Sunlight is one of the most environment friendly and pollution free sources of generating electricity. However, solar energy has one severe limitation, as soon as the sun goes down this important sources of energy is no longer available. In Arizona, a new type of thermal power plant has been built to circumvent this problem and produce electricity even during the dark.
Built by the Spanish energy giant Abengoa , the solar power plant Solana is like no others. Typical plants use an array of mirrors to reflect and concentrate the solar energy on a single point. Thereby, heating a fluid which in turns boils the water to produce steam which is then used to drive a turbine.
This approach has one problem, as soon as the sun goes down, the water stops boiling, the turbine stops and energy production ceases until the next morning. Solana uses a special type of molten salt to produce energy for 6 consecutive hours even after the sun goes down.
During the day, Solana works like any other solar power plant with 2,700 mirrors focusing sunlight on synthetic oils which are then heated to over 390 ° C. These fluids then flow in steam boilers to heat water and drive a turbine of 140 MegaWatts. However, any residual heat from the fluids are diverted to a set of six tanks containing nearly 125,000 tons of salt . These tanks are then heated to 275 ° C so that the salt melts. During the night these molten salts can be used to heat more water to produce more energy even without the sun.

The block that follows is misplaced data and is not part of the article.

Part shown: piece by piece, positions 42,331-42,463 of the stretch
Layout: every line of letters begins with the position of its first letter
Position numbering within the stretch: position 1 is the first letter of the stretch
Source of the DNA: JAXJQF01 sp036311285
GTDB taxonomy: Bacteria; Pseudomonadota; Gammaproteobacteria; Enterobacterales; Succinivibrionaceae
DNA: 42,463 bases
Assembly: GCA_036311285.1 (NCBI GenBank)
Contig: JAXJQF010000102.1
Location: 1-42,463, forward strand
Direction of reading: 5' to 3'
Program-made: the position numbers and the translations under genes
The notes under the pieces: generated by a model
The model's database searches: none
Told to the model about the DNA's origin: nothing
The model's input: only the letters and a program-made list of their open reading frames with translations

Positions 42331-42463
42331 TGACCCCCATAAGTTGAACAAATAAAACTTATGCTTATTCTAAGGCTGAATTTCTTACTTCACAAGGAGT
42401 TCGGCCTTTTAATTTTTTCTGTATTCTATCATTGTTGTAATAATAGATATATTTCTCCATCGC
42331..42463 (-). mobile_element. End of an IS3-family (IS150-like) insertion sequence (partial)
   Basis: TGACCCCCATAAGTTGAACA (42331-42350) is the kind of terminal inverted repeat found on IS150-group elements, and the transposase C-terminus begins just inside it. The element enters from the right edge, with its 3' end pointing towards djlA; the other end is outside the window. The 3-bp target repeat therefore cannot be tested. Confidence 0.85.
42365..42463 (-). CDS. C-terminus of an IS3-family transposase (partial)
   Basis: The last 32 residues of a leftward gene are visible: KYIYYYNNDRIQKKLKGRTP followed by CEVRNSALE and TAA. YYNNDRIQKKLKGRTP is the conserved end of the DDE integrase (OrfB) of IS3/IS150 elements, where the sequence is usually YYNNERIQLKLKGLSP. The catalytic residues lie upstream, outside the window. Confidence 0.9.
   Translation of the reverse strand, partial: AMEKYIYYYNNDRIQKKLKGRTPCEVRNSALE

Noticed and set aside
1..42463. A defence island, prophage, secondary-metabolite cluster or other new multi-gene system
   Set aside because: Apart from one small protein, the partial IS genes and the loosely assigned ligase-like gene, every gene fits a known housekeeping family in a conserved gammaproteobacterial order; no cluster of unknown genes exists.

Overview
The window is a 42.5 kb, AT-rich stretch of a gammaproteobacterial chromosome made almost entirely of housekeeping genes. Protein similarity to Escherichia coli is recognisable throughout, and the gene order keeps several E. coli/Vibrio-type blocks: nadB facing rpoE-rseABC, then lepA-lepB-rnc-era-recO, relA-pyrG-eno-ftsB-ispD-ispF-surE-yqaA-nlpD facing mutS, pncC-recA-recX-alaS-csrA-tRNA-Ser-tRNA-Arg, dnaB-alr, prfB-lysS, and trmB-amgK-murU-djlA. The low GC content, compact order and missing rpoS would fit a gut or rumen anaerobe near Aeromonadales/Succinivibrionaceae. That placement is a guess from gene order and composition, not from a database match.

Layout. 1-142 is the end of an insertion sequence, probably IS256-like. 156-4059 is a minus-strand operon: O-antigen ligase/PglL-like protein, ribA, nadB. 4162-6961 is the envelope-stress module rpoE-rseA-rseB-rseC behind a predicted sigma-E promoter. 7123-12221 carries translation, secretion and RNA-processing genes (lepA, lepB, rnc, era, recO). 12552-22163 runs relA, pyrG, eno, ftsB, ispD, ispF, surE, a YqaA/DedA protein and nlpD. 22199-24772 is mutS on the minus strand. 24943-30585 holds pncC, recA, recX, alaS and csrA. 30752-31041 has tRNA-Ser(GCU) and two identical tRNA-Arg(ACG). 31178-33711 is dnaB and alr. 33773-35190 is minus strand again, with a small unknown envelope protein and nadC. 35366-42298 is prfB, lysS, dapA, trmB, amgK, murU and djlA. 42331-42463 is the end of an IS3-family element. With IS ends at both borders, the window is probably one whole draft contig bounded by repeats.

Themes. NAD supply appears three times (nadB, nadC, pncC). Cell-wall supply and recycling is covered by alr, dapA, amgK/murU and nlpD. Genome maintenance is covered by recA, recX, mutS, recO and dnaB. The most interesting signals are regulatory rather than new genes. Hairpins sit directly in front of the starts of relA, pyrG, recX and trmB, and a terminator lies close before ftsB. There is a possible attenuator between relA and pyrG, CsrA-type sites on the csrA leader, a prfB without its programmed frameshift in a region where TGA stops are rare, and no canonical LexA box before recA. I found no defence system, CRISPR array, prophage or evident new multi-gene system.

Indeed, it is a great step forward that will allow the energy companies to make electricity from solar energy which is more cost effective and practical. The idea of generating energy through the sun rays, even at night, is ingenious and we hope that this concept is democratized around the world. Do you think this type of power plant can be used in your country?